Newspaper Articles

Composting in the Desert

COMPOSTING IN THE DESERT By Debbie Roland, Compost Specialist So what is composting and what’s the big deal? All composting works on the concept that organic waste (anything that comes from plants or animals that is biodegradable.) will break down into a rich natural soil amendment if the conditions are right.  Composting is the same wherever you live, but different rules are suggested for desert composting.  It’s a challenge to compost with high winds, intense sun and low humidity so the old rules have been tweaked to better ensure success. Your ideal bin should be a 3’ square that is open on the top and bottom. Use a bin with solid sides so that you can better manage the airflow t

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Spice up your life this winter with a kitchen herb garden. by Master Gardener Barbara Porsch – Herb Enthusiast

Now that most of the decorations are down and winter doldrums are trying to set in, fend them off by spicing up your life and foods by cooking with herbs. Going into my favorite grocers the other day I noticed huge racks of beautiful herbs at the exit. All of these herbs can be grown in the winter, and if you have a bright sunny window you can have a kitchen herb garden. It is so handy to pinch off a leaf here and there to flavor your food. If you don’t have the requisite bright sunny window, these herbs can be grown outside in a warm sunny bed. For convenience, it is

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Carol Siddall, Master Gardener Loving Christmas and flowers, it is no wonder I have three of my favorites in my home at Christmastime, the Poinsettia, Amaryllis, and Christmas Cactus. I will touch on the Poinsettia.  Having been a December bride, the Poinsettia was my choice of flower in my flower arrangements. After danger of frost and the ground had warmed, my mother planted all the potted ones that had survived the winter, along a south facing wall. (This was in El Paso, Texas.) The next Christmas she had LARGE blooming poinsettia plants! El Paso is quite a bit warmer then the Permian Basin, a bit more like the countries it is native to - Mexico and Central America. This plant was f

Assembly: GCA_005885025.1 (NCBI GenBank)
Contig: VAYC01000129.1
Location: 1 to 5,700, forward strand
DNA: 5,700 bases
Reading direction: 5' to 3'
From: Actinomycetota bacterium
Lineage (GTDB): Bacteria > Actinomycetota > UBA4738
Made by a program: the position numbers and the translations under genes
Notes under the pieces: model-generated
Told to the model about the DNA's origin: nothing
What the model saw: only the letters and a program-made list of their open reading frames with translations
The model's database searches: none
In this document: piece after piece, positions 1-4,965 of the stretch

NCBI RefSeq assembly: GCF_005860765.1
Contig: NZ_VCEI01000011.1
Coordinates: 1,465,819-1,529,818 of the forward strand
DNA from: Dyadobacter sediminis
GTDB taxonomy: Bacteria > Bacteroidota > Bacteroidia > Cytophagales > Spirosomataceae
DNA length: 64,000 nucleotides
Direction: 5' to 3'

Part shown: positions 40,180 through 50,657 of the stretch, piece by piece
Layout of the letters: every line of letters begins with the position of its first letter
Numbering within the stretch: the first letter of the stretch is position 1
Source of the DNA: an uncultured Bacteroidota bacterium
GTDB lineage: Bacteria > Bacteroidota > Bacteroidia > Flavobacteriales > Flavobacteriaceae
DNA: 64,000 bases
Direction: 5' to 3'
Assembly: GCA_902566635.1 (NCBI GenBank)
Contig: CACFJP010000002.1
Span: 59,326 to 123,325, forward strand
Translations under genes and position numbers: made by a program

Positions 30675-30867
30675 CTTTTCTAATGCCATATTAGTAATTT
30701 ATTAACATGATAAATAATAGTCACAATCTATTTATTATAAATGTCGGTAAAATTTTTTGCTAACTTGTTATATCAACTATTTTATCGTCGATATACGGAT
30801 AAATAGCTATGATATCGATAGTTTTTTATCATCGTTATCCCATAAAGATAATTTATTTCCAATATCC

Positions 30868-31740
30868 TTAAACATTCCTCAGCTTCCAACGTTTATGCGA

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by Barbara Porsch-Permian Basin Master Gardener Texas Master Gardener Oak Wilt Specialist Drive around in some areas of Midland and Odessa and mourn the dead and dying oak trees. There is Oak Wilt in the Permian Basin, and it is a serious problem despite thoughts to the contrary. Oak Wilt is one of the most destructive tree diseases in the United States. It is caused by a fungus which invades and disables the water conducting system of oak trees and greatly reduces the flow of water up the stem of the tree. Eventually, as more of the vessels become clogged, the trees will begin to wilt and most often die. Red oaks are extremely susceptible and typically die very quickly, often withi

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By Debbie Roland-Compost Specialist If you’ve been yearning to start composting – this is the year to do it! Composting mimics nature’s recycling plan.  Using a compost bin requires a little elbow grease but speeds up nature’s process when done right. Here are some options to turn your garbage into rich, nutritious compost so you can fertilize your flowerbeds and garden.  If you are not yet a compost convert or you're in the market for a new composter, read on. Search the internet and you will get all the advice you could ever want about compost bins; unfortunately, composting in West Texas, has a new set of rules and following them will help with your success. The mos

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